After the slow start to the quarter turned into a rout in August, many investors in fixed-income exchange-traded funds didn't wait to see how it would end.
The $3.6 billion of hope they added to long-term fixed-income ETFs for July was pulled out — and then some — with a net withdrawal of nearly $7.2 billion for August.
For investors who stuck with the program — or were lucky enough to buy on the rumor — two events transpired in September to give the bond market the shot in the arm it craved. More appropriately, these were non-events: Lawrence Summers withdrew his name for consideration as the next Federal Reserve chairman, and the Fed refused to start reducing its bond-buying program, the so-called tapering that has been feared since mid-May.
Bond markets rejoiced at the prospects of more easy money and a voracious Fed appetite for bonds.
High-yield funds quickly won the day: iShares Global ex-USD High Yield Corporate Bond ETF (HYXU) ended the quarter up 7.67% for the best performance overall. With 86% of the portfolio's assets in euro-denominated high-yield bonds, HYXU was rewarded twice: once on the junk bond rally and then on the U.S. dollar decline against the euro, which demonstrated that easy monetary policy is usually bad for a currency.
Unfortunately for most junk bond ETF investors, the success of HYXU went unnoticed. It saw net outflows each month throughout the quarter.
Meanwhile, sector behemoth iShares iBoxx $HY Corporate Bond ETF (HYG) had net inflows of more than $1 billion despite racking up just 2.17% in total-return performance.
The dollar's decline played a significant role in determining the performance ranks of the rest of the group. The U.S. dollar index, which had been on a tear since mid-June, appreciated 3% in just a few weeks to reach a 2013 high of 84.58 on July 9 before sliding 5% and handing U.S. investors in overseas markets a free ride along the way.
Bond ETFs in Lipper's International Income Funds group climbed 3.81% on average, led by PowerShares International Corporate Bond Portfolio (PICB), which turned in a quarterly return of 6.33%. The next best, SPDR Barclays International Corporate Bond ETF (IBND), was up 5.71%.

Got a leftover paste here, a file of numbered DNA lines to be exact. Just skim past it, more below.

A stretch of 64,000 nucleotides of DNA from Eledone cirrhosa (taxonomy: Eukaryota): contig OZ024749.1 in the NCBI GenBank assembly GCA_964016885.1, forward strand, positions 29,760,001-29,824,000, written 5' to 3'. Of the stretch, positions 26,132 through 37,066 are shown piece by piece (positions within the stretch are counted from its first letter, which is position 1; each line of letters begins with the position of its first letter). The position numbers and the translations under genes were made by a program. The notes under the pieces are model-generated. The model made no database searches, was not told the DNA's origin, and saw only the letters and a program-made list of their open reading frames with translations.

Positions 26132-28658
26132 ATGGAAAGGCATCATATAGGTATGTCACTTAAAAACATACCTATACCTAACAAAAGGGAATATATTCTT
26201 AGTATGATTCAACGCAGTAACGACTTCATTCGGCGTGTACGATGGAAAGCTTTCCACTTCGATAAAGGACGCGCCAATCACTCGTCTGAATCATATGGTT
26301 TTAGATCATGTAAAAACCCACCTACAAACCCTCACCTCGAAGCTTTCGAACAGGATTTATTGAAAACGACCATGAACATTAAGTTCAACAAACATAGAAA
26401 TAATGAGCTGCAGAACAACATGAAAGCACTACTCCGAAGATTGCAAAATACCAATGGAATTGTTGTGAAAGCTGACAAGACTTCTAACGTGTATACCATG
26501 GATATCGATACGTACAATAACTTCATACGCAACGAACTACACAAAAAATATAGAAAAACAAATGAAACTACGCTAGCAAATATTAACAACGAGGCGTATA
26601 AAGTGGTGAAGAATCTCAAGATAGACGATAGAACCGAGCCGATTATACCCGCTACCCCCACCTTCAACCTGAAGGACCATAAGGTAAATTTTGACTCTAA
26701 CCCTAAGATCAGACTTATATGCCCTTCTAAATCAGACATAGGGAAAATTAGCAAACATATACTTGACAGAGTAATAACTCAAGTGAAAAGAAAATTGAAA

Far down the list was the group's top flows gainer, the new Vanguard Total International Bond Index ETF (BNDX), which climbed a scant 0.84% during the quarter but still managed to draw $337 million in net inflows. Other groups with solid quarterly performance were global income funds, up 1.97% on average; inflation-protected-bond funds, up 1.24%; and core-plus-bond funds, up 1.18%.
But investors were also feeling conservative if not uncertain during the quarter: The iShares 3-7 Year Treasury Bond ETF (IEI) saw $2.6 billion fill its coffers for July, only to have $2.4 billion removed for August before filling up again with $2.8 billion in net inflows last month. IEI's $3 billion in net inflows were tops among all bond ETFs for the quarter.
The next-highest beneficiaries of new investor money were all low-duration products: the iShares Floating Rate Bond ETF (FLOT), which took in $1.4 billion; the PowerShares Senior Loan Portfolio (BKLN), close behind with $1.3 billion in net inflows; and the Vanguard Short-Term Bond Index ETF (BSV), with $1.1 billion in net inflows.
At the other end of the list was the iShares iBoxx $ Investment Grade Corporate Bond ETF (LQD) with $2.5 billion in net outflows over the quarter. With assets down to $17 billion, from $25 billion at the start of the year, investors were still fleeing this fund's interest rate risk.
Jeff Tjornehoj is head of Americas research for Lipper Inc.